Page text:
The next morning we got up early to go ride the London Eye. I’ve done it before but it’s always fun. After that we walked back across the Thames, passing Big Ben and Westminster Abbey, and stopped in Pret for a quick lunch.

I know it’s pretty silly to go all the way to London and eat at Pret, which is in New York. However, 1) Pret is not in the Bay Area, and I miss it, 2) it’s quick, 3) it’s not too expensive, 4) the food is good, 5) London Pret food is different, and 6) London Pret has free wifi. As far as I’m concerned, Pret rules.

That afternoon we each had our own agendas: YP went shopping while I visited the Tate Britain, which I didn’t have a chance to see during my last visit. And it was only a 10 minute walk from where we were.

The Tate Britain is billed as “500 years of British art.” And indeed it was. The rooms were set up chronologically in 30 to 50 year increments. There was no audio tour but the placards gave good explanations (in English yay!). I was there for almost four hours and really freaking enjoyed myself. Of course I had to be immature and take this photo:


This work entitled “My Melons Bring the Serfs to the Yard.” (Tate Britain)

That night we met up with one of YP’s coworkers for a drink in a nice, relaxed bar and then a delicious dinner at a cute Thai place. After dinner, his friend, who had to work the next day, begged off, while we got another drink at a gay bar, which looked more like a traditional English pub.

We talked about if we liked Paris or London better, and we both agreed it was hard to say. London was a relief because of the language and culinary diversity. But of course Paris is an amazing city. YP said he probably has more of a natural affinity for Spanish culture (he lived in Spain during a high school summer), which made me realize I have more of a natural affinity for British culture. It makes sense: I love the language. It’s what I’m all about. I studied English literature and love lots of British stuff. Sherlock Holmes, Harry Potter, Doctor Who, other British shows and movies.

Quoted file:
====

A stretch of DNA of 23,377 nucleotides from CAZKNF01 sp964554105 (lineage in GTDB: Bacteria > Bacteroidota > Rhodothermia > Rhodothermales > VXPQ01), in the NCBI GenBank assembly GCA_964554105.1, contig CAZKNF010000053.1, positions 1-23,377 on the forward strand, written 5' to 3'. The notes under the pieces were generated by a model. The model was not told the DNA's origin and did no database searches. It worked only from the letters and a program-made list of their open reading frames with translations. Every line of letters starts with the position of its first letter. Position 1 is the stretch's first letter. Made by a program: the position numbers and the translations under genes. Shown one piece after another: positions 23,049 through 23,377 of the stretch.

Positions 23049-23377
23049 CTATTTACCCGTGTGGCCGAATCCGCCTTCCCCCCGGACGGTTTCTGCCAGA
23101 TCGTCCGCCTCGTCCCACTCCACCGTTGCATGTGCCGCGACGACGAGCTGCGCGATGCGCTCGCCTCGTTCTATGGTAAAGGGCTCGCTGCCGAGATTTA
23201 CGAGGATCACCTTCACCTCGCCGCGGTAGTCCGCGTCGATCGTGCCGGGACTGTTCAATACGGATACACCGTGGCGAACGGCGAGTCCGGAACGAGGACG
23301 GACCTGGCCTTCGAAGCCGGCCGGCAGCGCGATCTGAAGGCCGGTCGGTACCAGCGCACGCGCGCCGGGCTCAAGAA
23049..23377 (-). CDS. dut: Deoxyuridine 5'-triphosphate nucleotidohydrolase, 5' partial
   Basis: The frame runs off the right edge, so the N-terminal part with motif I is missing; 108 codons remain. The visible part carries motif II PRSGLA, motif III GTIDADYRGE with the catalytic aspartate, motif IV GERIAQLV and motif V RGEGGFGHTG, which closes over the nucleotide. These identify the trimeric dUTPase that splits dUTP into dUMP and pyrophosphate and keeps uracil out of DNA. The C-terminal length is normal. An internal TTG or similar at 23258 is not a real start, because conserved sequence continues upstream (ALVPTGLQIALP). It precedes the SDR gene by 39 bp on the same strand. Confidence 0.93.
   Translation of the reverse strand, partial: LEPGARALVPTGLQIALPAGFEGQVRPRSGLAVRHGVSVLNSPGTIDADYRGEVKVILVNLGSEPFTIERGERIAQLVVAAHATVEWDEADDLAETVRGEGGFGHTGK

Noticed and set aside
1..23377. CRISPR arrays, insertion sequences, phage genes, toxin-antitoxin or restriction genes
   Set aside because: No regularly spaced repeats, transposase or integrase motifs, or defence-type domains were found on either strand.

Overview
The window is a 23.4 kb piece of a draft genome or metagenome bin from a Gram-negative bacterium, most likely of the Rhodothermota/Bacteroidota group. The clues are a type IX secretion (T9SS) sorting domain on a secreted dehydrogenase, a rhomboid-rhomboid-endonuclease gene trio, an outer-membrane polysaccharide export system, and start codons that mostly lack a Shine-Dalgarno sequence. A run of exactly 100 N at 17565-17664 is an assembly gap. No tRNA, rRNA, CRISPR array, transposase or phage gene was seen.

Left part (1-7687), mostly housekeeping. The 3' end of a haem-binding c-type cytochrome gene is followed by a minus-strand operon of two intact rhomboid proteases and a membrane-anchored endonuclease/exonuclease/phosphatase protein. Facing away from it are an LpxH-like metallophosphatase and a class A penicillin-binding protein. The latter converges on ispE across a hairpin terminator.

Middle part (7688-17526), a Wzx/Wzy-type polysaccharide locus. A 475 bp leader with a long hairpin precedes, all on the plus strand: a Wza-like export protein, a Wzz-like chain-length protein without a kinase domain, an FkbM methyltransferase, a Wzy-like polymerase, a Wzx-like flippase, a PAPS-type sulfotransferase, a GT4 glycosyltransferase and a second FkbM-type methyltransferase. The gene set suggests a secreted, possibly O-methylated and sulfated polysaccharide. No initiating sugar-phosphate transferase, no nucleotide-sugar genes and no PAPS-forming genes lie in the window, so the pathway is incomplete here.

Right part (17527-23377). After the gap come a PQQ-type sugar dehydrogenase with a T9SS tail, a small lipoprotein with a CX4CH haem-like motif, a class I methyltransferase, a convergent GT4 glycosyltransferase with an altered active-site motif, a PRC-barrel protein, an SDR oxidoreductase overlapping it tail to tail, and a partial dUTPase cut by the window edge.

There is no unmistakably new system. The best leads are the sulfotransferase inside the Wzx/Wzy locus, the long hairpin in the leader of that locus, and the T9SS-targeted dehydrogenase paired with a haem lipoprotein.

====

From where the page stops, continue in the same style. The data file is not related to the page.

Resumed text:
Plus London seems more similar to New York. We saw lots of people in suits, and people were still getting off work long into the night. Not that working more is better, but it’s familiar. It’s what I do. In Paris I guess the work days are shorter.

I also feel less like a slob in London. In Paris everyone seems to dress well. It’s a city of hipsters. In London it seems to be more of a mix. YP’s friend C who we got to hang out with quite a bit in Paris put it really well: in Paris, there’s a certain way to do things, and if you don’t do it the way everyone else is, you’re crazy. Everyone has lunch between one and two for like two hours; everyone has their pre-dinner apertif at 7 and dinner at 9 (again for two hours); everyone carries home a fucking baguette every day.

It’s funny: while I found all the baguette carrying charming the first time I was here, this time I got sick of it. Look at me, I’m French and I have my fucking baguette.

(Bracing myself for the hate comments.)

Anyway, you’ll hear lots more about my trip over the next several days. Now I suppose I should battle the French rain and all these French people speaking French and get out of the apartment.